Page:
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            • Except this time around, we’re not the buggy whip makers. We’re the horses. We’re not looking at jobs “going away”. The job’s still there. The human is just obsolete.

              But that’s not new. Nearly everyone in pre-industrial societies produced food. Now a minute fraction of our population produces food, and yet we produce more food per capita than we ever have. The jobs didn’t go away, they just passed to machines.

              Now, I’m not saying we can definitely do this again, but its more likely than you think.

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              • Here’s a little something from LessWrong to give you pause.

                It’s a short post so you should read it. His argument is “Automation is different this time because the problems we experienced last time will be more severe, and more widespread, and happen faster.”

                I find his points very difficult to disagree with.

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                    • But we have machines that play Go now and beat humans. Like, masters…. Things seem to be speeding up.

                      AlphaGo Zero went from nothing to better-than-human in a matter of days, learning by playing against itself. Using the same approach applied to chess, the software went from nothing to better-than-human (and possibly better than the best alternate software) in hours. You just know that someone, somewhere, is feeding it a formalized model of the financial markets…

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                      • — Well yeah, but Go and Chess are simple formal systems, where the rules can be written on a sheet of paper, and where all parties are playing in a closed system with a particular kind of “state space.” Two facts present themselves:

                        1. The state space is entirely known.

                        2. While their are a huge number of states, many are effectively “unreachable” in a normal game. In other words, a (discrete) version of the “manifold assumption” is in play.

                        Financial markets — much is hidden from view. The state space is non-discrete and hard to summarize. The dynamics are chaotic with many positive feedback effects. Etc.

                        These are very different beasts. Go is stupidly simple compared to markets.

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                          • — Great article. It’s very much how I view things.

                            I’d quibble with his assertion that civilization-wide intelligence growth is merely linear. I’m not sure we could measure such a thing, but I rather suspect it will prove to be at least super-linear, although that does not imply exponential explosion. After all, perhaps it is quadratic. Or perhaps it is exponential, but with a factor of 1.000001 or something. In any case, our ability to grow our intelligence certainly went up when computers arrived. It went up again with Mathematica widely deployed. Etc.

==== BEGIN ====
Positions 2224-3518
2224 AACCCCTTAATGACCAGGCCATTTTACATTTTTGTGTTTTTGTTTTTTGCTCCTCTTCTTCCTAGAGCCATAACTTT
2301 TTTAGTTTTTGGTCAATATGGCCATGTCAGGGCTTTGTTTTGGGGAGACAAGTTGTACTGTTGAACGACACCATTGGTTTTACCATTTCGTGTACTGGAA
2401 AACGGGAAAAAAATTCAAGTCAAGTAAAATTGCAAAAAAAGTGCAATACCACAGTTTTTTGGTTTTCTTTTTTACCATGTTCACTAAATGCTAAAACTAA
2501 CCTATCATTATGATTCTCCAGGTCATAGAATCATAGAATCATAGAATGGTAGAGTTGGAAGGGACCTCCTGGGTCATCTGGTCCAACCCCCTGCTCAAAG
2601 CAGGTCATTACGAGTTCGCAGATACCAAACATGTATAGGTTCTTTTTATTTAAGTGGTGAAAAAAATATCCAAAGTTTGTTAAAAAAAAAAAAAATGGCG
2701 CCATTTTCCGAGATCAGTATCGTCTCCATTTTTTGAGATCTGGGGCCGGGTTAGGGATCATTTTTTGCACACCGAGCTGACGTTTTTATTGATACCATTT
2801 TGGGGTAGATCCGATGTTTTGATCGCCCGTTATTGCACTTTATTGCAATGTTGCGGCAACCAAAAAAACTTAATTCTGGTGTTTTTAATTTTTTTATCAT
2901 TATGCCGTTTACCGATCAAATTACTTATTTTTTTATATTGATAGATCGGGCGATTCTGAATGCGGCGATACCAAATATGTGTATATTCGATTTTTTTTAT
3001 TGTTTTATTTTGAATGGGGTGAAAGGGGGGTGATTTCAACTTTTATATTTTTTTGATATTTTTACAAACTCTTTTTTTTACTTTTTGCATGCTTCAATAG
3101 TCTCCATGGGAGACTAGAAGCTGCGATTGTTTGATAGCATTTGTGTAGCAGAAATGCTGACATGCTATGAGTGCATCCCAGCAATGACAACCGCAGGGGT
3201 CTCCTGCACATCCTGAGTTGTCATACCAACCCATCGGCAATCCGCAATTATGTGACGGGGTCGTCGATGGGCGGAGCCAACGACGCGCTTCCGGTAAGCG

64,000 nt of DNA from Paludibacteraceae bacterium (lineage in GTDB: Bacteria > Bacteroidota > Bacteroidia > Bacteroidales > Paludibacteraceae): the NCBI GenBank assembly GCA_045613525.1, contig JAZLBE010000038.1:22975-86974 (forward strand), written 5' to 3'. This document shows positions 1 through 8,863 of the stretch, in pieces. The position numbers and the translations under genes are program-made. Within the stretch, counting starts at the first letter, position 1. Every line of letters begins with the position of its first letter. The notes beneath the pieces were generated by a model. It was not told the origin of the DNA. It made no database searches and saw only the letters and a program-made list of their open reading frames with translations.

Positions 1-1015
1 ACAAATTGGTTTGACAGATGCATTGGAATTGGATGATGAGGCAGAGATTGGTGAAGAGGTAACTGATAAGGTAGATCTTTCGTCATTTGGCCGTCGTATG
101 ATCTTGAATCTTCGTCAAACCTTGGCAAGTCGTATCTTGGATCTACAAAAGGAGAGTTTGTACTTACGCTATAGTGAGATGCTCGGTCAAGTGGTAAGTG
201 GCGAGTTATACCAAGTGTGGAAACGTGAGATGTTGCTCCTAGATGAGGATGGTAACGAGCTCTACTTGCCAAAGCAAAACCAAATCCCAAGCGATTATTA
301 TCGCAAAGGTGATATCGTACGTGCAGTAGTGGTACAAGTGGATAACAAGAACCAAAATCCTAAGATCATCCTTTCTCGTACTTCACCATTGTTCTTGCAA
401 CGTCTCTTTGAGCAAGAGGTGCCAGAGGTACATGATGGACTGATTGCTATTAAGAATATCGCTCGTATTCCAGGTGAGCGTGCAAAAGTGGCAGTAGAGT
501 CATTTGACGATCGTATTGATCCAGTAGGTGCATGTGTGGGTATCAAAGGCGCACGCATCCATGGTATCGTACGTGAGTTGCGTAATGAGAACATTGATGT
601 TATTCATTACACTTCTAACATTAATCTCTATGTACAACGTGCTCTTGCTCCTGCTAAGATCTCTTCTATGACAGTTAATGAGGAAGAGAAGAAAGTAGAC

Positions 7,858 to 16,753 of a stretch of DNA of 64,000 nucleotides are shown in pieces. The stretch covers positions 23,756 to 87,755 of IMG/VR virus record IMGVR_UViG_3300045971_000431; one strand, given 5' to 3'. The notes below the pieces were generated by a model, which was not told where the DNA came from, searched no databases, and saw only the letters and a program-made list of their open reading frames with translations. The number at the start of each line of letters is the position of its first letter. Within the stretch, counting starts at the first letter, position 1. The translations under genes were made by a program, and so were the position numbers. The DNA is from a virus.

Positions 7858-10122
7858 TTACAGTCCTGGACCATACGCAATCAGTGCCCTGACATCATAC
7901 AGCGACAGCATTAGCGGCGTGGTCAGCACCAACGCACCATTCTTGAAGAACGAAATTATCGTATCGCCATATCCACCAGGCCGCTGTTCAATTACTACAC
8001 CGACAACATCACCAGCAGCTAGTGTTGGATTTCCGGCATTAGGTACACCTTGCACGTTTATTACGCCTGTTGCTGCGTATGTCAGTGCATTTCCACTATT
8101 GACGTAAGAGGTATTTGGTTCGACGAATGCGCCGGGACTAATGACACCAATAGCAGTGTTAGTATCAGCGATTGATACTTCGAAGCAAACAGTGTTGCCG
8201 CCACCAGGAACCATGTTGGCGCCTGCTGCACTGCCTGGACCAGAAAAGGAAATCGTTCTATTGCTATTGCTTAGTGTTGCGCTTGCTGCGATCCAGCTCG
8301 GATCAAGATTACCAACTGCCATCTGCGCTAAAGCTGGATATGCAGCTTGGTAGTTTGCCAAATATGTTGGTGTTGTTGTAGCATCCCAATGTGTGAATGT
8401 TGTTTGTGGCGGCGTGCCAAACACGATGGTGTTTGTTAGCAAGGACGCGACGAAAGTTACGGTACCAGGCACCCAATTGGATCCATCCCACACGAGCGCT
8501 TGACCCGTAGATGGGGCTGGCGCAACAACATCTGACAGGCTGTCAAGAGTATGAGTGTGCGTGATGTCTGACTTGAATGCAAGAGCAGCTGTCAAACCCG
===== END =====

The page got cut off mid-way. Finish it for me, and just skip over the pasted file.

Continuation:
But anyway, yeah.

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                        • Another point: no “financial model” will ever capture reality perfectly. There will be inaccuracies and simplifications. As a result, there will almost certainly be positive feedback loops that don’t exist in reality, but that a smart learning algorithm with discover and exploit.

                          This cannot happen with Go or Chess, since the “model” of either game is entirely perfect. The rules of Go are Go. That’s it. There is nothing extra. Perfect it, and you play perfectly.

                          Master exploiting a simplified model, and you get really good at doing something that doesn’t work.

                          Real-world reinforcement learning is more promising, but how many “games” do you have to lose (with real money!) on the way to getting a decent model?

                          You certainly can’t black box this. It won’t run fast, since it cannot run faster than the real world.

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                        • Here’s one of the weirder bits from my life as an applied mathematician.

                          Long story short, I uncovered a pattern in the S&P 400 midcap index that could be profitably traded*. At the time I stumbled** on it, the data said it had existed for four years. I observed it for another year, then traded it for three years, then pulled out when the measures I’d set up said the pattern was breaking down. All of this in the early 2000s.